No one would have predicted our client would commit a crime of dishonesty. She was the mother of a young girl, a hard-working fifteen year employee at a Fortune 500 company and had no prior criminal history.
Synopsis: Torrance, client shoplifts about $350 in merchandise from JCPenney in Del Amo Mall; Greg Hill files motion for imposition of diversion under AB2124; judge grants motion; case dismissed after one year
However, one afternoon she walked into JCPenney in the Del Amo Mall and walked out minutes later with a bag filled with over $350 in items she did not pay a penny for. Our client did not get to walk too far out of JCPenney before she was stopped by the store’s loss prevention officers, who watched our client the entire time while she was in the store.
The client was held by loss prevention for four hours, which caused her to miss picking up her young daughter at school. Our client was not allowed a phone call to her husband and was also not allowed to use the restroom. We always find this detention technique undue harassment in the pretext of a shopkeeper’s privilege, but loss prevention officers usually take it too far.
The loss prevention officers even forced our client to pay the loss prevention fees of $400, suggesting that if she made the payment immediately she would avoid contact with the police.
The Torrance Police, however, did come and picked up our client, took her to the station, booked her (taking another three hours) and finally released her to her confused husband.
Our client had no prior record at all, so the above experience was shocking and humiliating.
Greg then met with the client and discussed the case facts. He discussed diversion and recommended that she enroll in and complete an online shoplifting prevention course offered by the National Association of Shoplifting Prevention. The client did this immediately.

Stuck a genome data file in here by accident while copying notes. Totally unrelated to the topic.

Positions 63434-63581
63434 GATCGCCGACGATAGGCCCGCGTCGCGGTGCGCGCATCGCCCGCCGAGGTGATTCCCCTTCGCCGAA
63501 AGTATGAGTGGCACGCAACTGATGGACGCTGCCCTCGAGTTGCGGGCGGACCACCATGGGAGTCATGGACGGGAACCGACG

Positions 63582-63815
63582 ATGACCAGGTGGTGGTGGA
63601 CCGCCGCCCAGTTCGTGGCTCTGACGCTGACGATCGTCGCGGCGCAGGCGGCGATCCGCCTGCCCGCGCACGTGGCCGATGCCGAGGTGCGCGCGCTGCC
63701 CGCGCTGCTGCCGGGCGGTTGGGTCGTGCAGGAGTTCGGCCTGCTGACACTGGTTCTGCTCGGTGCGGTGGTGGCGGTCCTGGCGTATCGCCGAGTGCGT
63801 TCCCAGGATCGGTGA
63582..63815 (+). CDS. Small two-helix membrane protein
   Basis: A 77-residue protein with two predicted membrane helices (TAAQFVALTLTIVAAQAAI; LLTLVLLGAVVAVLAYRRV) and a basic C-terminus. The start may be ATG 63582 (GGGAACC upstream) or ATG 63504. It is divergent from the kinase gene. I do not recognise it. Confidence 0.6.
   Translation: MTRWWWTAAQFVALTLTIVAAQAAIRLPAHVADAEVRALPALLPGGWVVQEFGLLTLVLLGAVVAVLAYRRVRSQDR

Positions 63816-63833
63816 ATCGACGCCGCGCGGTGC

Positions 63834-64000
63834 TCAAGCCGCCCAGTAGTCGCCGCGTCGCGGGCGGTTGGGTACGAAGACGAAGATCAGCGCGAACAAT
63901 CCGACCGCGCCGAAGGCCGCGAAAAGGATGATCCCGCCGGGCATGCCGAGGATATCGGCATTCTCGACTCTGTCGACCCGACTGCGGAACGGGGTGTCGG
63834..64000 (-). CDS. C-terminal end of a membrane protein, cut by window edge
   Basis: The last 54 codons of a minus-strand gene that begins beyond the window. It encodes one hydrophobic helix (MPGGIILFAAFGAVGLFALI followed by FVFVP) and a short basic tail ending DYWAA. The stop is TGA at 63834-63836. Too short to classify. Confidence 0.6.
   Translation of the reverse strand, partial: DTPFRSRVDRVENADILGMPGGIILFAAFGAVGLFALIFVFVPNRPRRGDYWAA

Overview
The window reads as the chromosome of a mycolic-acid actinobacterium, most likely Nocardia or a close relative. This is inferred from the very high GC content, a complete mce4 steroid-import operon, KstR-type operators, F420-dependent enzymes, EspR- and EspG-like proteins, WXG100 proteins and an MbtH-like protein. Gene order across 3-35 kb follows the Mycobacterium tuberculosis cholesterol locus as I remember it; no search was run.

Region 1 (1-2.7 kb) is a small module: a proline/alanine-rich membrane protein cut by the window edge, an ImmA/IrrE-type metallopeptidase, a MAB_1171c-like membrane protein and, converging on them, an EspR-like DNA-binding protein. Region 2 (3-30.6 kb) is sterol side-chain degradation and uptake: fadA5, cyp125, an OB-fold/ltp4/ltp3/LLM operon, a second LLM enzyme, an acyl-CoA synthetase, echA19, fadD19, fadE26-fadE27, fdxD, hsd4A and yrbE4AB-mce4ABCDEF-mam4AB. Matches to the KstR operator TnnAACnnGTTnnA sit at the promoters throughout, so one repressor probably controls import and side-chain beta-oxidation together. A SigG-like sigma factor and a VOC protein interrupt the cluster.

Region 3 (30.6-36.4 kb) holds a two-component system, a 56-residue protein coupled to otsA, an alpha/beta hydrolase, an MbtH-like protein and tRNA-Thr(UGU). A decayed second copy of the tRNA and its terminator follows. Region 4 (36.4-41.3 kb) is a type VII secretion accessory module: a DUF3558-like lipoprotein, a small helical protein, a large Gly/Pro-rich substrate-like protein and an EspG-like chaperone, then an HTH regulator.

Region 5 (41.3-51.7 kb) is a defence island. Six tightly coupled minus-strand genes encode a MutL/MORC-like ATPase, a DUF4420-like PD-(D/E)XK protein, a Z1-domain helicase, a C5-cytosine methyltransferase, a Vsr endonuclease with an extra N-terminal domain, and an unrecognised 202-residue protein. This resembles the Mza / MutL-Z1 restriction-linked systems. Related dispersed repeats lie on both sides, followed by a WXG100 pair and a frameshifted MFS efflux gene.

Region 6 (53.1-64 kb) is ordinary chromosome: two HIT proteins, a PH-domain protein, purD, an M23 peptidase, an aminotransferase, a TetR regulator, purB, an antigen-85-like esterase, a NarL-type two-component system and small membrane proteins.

Greg then appeared in court for the client while the client remained at work. He sent her a copy of the police report and discussed the prosecution’s offer, which included a fine of $250, plus penalties and assessments, which would make the total owed approximately $1,140. The offer also included three years of summary probation and a conviction for a crime of dishonesty.
Greg discussed AB 2124 and a motion for imposition of judicial diversion under the statute (Penal Code section 1001.94 to 1001.98) implementing the assembly bill. Greg explained how the new statute provides a judge with the power to order diversion over a prosecutor’s objection and how it is a program only available in Los Angeles County. Greg explained that it was intended to apply for first-time offenders, but not limited to first time offenders.
However, the program was limited to folks who had no prior convictions in the last ten years. It was also limited to people with no felony convictions and people who were not registered sex offenders. The program is also not available in DUI cases, cases involving force or violence, cases involving a minor victim, cases involving certain business and professions code violations and not when a defendant has been offered diversion in the past. None of these situations applied to our client.
Greg then filed a motion for imposition of diversion under AB2124, which the Torrance Court judge granted. He imposed judicial diversion for one year for our client, conditioned upon her completing 40 hours of community service, paying court costs of about $150 and staying away from all JCPenneys for a year.
The client gladly accepted the terms of diversion, eager to have her case dismissed in a year after she completed the obligations set forth by the judge. This was especially valuable for her due to her job, which had frequent background checks and a conviction for a crime of dishonesty might jeopardize her career.
For more information about the issues in this case summary, click on the following articles:
- What Is Shoplifting and Its Defense?
- AB 2124 – The New Pilot Program for Diversion of First-Time, Low Level Offenders in Los Angeles County Only
- I Got Caught for Shoplifting and Now the Store Threatens to Sue Me for $400 – What Should I Do?
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